The cost of borrowing for low-deposit borrowers has increased across all mortgage types over the last year, new data from Mortgage Brain has revealed.
The cost of a 90% loan-to-value (LTV) two-year fixed-rate mortgage has jumped by more than 28% between November 2019 and November 2020.
In monetary terms, this means the cost per £1,000 borrowed has grown from £4.06 to £5.22 over the year. This equates to an annual increase of £2,784 for a loan of £200,000.
Meanwhile, the cost of a three-year fixed-rate mortgage at 90% LTV has risen by 17.2% in the same period, equating to an increase from £4.31 to £5.05 per £1,000 borrowed. The cost of five-year fixed-rate mortgages at the LTV band has seen a more modest rise of 9.7%.
Borrowers at smaller LTV bands have also seen costs grow since last year. For example, the cost of a 60% LTV two-year fixed rate has grown 2.69% from £3.71 per £1,000 borrowed, while the cost of a three-year fixed rate at the same LTV band has jumped to £4.24 from £3.98 per £1,000 borrowed.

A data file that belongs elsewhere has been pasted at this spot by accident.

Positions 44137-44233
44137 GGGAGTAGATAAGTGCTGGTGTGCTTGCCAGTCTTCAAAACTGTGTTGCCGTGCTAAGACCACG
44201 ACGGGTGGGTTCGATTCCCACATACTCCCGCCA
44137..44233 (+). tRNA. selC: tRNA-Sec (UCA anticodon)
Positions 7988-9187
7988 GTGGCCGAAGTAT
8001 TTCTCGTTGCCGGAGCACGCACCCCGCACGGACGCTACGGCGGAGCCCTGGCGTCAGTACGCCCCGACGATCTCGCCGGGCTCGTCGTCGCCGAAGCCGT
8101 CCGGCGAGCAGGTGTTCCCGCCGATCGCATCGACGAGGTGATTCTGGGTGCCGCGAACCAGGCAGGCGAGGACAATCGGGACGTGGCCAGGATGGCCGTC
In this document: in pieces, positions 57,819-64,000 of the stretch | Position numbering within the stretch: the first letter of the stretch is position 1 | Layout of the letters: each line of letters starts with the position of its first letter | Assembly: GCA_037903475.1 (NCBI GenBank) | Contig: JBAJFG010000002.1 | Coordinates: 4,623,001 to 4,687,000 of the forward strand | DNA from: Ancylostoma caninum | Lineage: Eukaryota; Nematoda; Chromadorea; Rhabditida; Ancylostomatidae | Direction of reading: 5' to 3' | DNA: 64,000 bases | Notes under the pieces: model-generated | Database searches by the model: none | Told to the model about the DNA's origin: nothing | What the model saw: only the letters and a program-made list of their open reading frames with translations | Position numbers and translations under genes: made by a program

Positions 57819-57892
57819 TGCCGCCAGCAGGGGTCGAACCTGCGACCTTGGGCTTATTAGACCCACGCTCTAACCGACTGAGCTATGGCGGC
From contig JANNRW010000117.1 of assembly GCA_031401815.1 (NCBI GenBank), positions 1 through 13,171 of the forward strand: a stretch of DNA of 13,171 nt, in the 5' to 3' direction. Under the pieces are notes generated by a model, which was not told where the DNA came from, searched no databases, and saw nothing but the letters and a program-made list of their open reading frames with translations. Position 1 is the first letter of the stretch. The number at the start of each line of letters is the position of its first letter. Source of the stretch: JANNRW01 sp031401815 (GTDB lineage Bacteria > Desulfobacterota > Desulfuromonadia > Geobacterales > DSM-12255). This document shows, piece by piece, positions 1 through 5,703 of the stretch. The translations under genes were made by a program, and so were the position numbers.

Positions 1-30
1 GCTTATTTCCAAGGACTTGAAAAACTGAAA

However, the mortgage expert says there is good news for borrowers looking at five-year fixed rates. Mortgage costs at 60%, 70% and 80% have all dropped over the last 12 months, by 4.95%, 3.42% and 3.80% respectively.
Neil Wyatt, sales and marketing director at Mortgage Brain, comments: “Lenders have understandably taken a more cautious approach to their product ranges due to the operational and potential economic impacts that have been experienced as a result of the Covid-19 pandemic, and that’s been seen most clearly with the products on offer to borrowers with a deposit of just 10%.”
“Not only has there been a significant reduction in the availability of these products, but the costs of the products that are on the market have increased to a striking extent.”
He adds: “It’s not just those with small deposits that face higher costs than a year ago though. In fact, it’s only five-year fixed-rate mortgages which have seen costs fall over the last 12 months.”